WASHINGTON – With the rain came the ugliness.
The negotiations between the NFL and the NFL Players Association took a decidedly nasty turn by Thursday night with league attorney Jeff Pash taking a thinly veiled shot at the union's negotiating tactics and union head DeMaurice Smith ripping right back.
In fact, the NFLPA's executive director was so riled by Pash's remarks that he stopped his commute home, went back to the Federal Mediation and Conciliation Service, stood in the rain and unleashed his reaction.
Pash started the war of words by saying: "It's a process, it's not an event and things can come together quickly, things can fall apart quickly. All I can say is we're committed to the process. It's not glamorous, it's not easy, but we really do believe in the value of collective bargaining. We really do believe in our relationship with the players' association and, I've said it many times: If both sides have an equal commitment to getting this deal done, it will get done. I don't know if both sides have an equal commitment. You've heard plenty of what I've heard as well."
Asked to clarify that, Pash went on to say: "Obviously, we have the commitment; … I'm not suggesting anything about the other side."
That's not how Smith took it.
"Obviously, we saw Jeff Pash's comments, a few moments ago, and instead of driving home, we made a short detour to come back, because I think it's important that everyone and all of our fans understand and know the commitment of our players to this process," Smith said as he was pelted by rain. "[Thursday] we got here at 9 [a.m.]. We had a meeting with non-owners of the National Football League. Our players stood around and waited until 6 [p.m.]. The owners left, and we were told to come back at 10 [a.m. on Friday].
"We're committed to this process. We have been committed to this process. But for anyone to stand and turn to the American people and say that they question that. … Look. I understand that there's probably some things that Jeff Pash has to say. But this is the truth: We know that as early as March of 2009, from the discovery in the television case, that the National Football League engaged in a strategy to get $4 billion of television money – to lock out our fans, lock out our players – even if the games weren't played. "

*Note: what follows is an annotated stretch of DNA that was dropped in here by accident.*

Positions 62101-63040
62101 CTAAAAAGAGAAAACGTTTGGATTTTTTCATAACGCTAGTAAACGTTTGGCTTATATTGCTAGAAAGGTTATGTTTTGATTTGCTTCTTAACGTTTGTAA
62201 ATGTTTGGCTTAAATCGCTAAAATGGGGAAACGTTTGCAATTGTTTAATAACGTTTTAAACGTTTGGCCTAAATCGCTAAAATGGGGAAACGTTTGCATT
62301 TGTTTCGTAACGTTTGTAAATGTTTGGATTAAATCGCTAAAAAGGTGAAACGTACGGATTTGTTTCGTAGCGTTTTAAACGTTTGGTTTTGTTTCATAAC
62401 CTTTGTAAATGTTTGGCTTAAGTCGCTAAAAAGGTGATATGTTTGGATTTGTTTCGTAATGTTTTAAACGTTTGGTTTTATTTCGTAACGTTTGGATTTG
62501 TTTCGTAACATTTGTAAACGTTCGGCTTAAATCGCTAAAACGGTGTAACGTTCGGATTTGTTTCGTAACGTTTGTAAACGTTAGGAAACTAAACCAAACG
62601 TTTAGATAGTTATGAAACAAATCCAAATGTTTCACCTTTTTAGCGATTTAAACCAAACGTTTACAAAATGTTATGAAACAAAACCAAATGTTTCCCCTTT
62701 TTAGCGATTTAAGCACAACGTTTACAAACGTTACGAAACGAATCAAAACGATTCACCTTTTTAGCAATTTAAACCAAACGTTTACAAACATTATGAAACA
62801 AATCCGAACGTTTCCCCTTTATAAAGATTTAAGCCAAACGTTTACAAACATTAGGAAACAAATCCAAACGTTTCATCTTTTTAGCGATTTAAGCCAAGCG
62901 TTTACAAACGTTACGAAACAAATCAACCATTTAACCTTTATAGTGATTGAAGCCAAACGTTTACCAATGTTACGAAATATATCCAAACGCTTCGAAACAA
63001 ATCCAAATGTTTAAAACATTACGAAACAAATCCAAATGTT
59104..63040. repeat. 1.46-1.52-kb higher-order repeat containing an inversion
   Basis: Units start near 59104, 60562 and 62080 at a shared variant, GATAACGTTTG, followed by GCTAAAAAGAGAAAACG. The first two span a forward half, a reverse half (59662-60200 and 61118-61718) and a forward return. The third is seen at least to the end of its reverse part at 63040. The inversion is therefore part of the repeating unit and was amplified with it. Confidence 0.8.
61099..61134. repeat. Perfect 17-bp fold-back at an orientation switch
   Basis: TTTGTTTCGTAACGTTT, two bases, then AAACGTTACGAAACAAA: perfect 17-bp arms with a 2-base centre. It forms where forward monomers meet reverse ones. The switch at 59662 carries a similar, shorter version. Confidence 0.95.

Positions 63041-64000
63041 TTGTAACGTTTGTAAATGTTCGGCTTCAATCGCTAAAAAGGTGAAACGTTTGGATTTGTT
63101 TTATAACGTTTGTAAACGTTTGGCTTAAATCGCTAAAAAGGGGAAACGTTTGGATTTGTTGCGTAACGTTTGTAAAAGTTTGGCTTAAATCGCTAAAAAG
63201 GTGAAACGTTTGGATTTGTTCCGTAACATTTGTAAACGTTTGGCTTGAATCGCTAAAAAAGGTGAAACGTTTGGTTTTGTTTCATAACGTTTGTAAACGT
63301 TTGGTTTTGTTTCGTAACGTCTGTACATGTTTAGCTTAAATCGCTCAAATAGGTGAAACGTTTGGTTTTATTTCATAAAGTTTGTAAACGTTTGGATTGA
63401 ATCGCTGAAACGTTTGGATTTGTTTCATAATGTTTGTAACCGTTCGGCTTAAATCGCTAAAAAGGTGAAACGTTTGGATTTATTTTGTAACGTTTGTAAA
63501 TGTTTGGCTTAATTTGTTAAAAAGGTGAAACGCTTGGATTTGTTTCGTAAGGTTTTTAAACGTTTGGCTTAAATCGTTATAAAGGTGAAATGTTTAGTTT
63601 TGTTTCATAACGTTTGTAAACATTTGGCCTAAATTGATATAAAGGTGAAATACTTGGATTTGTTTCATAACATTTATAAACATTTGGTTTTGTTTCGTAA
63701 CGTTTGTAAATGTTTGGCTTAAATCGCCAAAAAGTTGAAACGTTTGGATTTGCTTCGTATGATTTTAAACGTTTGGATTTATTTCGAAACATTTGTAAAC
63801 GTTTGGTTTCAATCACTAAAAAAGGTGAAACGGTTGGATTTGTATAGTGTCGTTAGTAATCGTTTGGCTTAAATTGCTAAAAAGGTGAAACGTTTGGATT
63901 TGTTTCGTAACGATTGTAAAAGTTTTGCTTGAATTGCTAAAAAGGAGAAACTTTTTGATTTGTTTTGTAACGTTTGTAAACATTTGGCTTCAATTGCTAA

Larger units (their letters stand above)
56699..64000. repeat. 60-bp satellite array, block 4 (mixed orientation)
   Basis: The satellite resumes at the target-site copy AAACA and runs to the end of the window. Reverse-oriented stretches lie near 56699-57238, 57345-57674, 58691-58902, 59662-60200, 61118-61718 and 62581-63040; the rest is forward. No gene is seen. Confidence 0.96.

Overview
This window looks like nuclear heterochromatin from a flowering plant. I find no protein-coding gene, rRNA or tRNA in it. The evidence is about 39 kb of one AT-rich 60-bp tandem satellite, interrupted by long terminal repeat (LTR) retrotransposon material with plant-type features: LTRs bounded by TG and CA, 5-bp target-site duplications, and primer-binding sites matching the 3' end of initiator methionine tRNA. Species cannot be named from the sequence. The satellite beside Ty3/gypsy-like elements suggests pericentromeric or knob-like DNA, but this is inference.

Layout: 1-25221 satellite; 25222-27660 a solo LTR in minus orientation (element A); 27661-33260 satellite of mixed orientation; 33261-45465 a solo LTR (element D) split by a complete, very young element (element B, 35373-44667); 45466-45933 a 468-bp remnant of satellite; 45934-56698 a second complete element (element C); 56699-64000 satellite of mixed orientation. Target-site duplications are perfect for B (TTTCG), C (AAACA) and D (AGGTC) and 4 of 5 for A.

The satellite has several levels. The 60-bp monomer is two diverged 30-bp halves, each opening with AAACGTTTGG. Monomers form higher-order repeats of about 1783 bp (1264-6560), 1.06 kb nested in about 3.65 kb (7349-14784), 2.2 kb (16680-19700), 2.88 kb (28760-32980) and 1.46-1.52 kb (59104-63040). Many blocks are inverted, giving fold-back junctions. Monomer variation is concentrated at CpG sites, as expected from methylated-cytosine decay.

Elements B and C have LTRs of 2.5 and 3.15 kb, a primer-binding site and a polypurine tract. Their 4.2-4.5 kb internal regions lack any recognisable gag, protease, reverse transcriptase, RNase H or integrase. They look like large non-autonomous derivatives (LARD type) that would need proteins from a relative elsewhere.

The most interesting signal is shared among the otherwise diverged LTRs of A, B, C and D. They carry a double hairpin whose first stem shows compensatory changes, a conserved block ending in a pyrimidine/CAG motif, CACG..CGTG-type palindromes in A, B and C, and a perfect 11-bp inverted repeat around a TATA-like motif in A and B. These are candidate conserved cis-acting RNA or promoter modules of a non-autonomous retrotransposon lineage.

The obvious implication of that statement is that the NFL worked hard to be ready to lock out the players, an indication that they were prepared to not negotiate.
"When I get ready to leave, I will leave each and every one of you in the media with what we call the decision tree, because this is exactly a document from the National Football League, that talks about how they were going to go about securing television money, and I quote, 'for cash during a lockout.' So, with all due respect, when someone wants to stand up and say that he questions or doubts one party's commitment to the negotiation process, all I would ask is for all of you … stick to the facts."
From there, a Twitter war of insults ensued, featuring NFLPA spokesman George Atallah, NFL spokesman Greg Aiello, players, agents and fans.
Atallah got things started by tweeting: "I would like to request an expense credit from the owners on the last 3 hours of my life."
Later, Aiello responded with: "While George is at it, ask him when is union going to respond to our 150 pages of draft CBA provisions …"
All of this should make for some really interesting morning greetings Friday when the sides are scheduled to resume talks with the deadline for the expiration of the CBA looming at 11:59 p.m. ET. Well before that, the union will have to file paperwork decertifying the union, a move that will likely lead to a long, drawn out court battle.
Pash fields questions from the media Thursday.
(Rob Carr/Getty Images)
Of course, this is all part of the problem the two sides have had since they made the mistake of extending the deadline for seven days. During that time, leaks of information from both sides have led to escalating tension.
But Thursday's inactivity may have sent the NFLPA over the edge. Throughout the day, the union (and the players there, in particular) were expecting to have face-to-face interaction with the many owners who showed up from the league's executive committee. Among the owners present were the Dallas Cowboys' Jerry Jones, John Mara of the New York Giants, the Kansas City Chiefs' Clark Hunt, Pat Bowlen of the Denver Broncos, the Pittsburgh Steelers' Art Rooney II, Jerry Richardson of the Carolina Panthers and the Cincinnati Bengals' Mike Brown(notes).
Until now, only Mara, Hunt and Rooney had shown their faces at the most recent sessions with the mediator. That fact increasingly drew the ire of the union, which has felt increasingly disrespected by the failure of the owners to show their faces.
"We're not talking to guys who make decisions," one member of the union's negotiating team said. "The owners have no problem talking to us about our contracts or talking to us after games, but now they won't show their faces, even when they're in the next room. It's [expletive]."